On the Northern edge of Kharkiv, the majority of the combat has recently stopped but there is still occasional bombardment of the area. Anton — a powerlifter before the war — was the Ukrainian soldier who took us up there. I later found out he grew up in the destroyed neighborhood he was showing us. Similar to most Eastern European cities, the neighborhood is made up of numerous identical, grey rectangular apartment buildings.
The air was crisp, and the sky streaked with transparent slivers of clouds. The weather made for a perfect spring afternoon. This was an odd contrast to the crumbling buildings, concrete littered streets and the uncleared mines that were supposedly scattered about. The deep thumps and splintering crashes of nearby bombardments would occasionally cut through the air as a reminder in case we forgot we were roughly three miles from the frontlines.
After walking around for a bit, I asked Anton if we could go inside one of the buildings. He said he would take us to where people were still living. We then came upon a school. There was a wide gate in front. Anton banged on the bars and soon a woman emerged from a dark doorway halfway in the ground. She had on a lime green vest and a headlamp. She led us down into the basement of the school.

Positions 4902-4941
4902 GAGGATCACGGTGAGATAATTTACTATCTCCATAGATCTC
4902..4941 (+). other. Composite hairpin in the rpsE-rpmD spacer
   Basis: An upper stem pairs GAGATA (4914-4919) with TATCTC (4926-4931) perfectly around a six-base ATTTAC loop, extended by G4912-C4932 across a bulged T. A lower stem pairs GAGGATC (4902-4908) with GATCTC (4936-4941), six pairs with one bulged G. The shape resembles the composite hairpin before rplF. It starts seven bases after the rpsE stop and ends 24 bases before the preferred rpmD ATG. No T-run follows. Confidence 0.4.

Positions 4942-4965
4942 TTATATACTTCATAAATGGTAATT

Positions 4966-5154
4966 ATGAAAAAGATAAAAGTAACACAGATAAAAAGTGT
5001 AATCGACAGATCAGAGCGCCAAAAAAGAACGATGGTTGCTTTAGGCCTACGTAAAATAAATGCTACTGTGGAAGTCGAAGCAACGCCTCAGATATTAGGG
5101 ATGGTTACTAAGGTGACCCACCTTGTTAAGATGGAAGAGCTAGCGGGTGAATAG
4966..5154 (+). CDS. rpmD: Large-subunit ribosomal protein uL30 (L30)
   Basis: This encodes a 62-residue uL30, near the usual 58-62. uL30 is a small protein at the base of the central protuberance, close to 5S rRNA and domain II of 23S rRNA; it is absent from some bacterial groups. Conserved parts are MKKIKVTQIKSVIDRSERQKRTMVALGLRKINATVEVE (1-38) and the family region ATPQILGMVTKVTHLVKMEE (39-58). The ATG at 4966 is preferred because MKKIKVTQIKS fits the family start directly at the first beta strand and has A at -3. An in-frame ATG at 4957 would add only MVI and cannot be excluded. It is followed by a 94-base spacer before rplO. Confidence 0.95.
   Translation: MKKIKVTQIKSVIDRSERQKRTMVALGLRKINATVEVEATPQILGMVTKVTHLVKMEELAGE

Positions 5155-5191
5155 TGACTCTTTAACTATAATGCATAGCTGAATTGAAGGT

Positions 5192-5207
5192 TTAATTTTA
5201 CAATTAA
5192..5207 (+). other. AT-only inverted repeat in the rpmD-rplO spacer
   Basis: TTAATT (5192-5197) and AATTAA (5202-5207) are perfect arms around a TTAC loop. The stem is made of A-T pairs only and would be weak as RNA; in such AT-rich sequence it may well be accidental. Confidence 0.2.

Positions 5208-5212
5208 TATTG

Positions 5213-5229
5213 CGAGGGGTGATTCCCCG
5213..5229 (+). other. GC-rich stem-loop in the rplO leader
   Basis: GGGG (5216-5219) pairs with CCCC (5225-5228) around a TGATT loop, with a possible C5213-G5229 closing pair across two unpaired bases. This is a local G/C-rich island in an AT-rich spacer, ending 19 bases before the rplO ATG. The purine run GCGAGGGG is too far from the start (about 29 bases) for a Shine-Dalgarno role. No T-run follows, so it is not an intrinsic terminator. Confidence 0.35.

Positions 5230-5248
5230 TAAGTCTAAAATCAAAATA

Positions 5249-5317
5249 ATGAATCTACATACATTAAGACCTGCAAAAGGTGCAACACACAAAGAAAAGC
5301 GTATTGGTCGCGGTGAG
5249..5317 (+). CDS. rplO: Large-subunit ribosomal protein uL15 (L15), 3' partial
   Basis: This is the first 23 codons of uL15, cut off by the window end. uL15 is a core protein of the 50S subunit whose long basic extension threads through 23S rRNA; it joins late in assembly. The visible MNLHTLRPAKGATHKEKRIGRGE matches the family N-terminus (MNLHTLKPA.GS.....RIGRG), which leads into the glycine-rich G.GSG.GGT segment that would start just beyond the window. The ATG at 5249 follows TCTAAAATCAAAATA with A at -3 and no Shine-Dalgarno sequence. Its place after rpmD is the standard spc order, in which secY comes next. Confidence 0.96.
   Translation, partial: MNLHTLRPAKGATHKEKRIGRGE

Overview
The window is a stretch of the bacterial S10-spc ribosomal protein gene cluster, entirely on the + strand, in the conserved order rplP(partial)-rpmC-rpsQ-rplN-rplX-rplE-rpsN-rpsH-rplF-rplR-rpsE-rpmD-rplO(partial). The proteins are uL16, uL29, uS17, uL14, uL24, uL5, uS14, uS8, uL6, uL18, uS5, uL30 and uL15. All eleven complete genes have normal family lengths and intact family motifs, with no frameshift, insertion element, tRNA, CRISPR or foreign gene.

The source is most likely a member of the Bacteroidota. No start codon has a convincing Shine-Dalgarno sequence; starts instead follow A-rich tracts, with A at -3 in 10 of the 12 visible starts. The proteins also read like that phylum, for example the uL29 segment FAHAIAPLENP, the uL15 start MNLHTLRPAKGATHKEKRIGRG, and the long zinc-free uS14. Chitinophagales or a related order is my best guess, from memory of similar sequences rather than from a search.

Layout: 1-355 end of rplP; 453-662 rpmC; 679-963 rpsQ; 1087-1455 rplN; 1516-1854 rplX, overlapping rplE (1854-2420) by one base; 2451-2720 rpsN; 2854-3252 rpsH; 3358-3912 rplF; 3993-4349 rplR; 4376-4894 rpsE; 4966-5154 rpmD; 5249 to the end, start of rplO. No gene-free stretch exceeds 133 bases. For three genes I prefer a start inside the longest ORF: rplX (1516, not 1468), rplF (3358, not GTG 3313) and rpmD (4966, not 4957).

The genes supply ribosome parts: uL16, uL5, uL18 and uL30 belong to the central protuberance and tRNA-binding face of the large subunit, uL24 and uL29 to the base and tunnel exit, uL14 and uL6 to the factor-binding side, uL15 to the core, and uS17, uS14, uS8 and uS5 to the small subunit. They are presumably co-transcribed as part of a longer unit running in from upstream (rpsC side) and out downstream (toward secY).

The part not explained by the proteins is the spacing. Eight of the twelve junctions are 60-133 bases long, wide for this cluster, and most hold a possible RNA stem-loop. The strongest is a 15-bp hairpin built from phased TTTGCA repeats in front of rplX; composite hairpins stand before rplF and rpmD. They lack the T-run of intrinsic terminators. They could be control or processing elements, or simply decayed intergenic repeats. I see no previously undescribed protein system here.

It was dark and cramped with dirt floors. We were taken to meet those who were still living in the basement. Their beds and personal effects were scattered all about. I learned they had been living down in the basement for three months. When the main invasion started back in February, some in the apartment buildings around the school fled to the basement to seek refuge from the Russian bombings. Overtime, they would venture out from their new subterranean home to grab things from their apartments which they would bring back to furnish their new living space.
At the start of the war, there were three hundred people living in the school’s basement. They lived down there through the worst of the battle of Kharkiv. That means horrifically intense Russian bombardments and infantry combat just outside their new home. It wasn’t long until I learned the stories of who’s apartment building had taken direct hits, how many hits and also who they knew who perished. Yet these people still smiled when I met them.
The next day, Anton told us that the area where we were had been was hit by white phosphorus about an hour and a half after we left.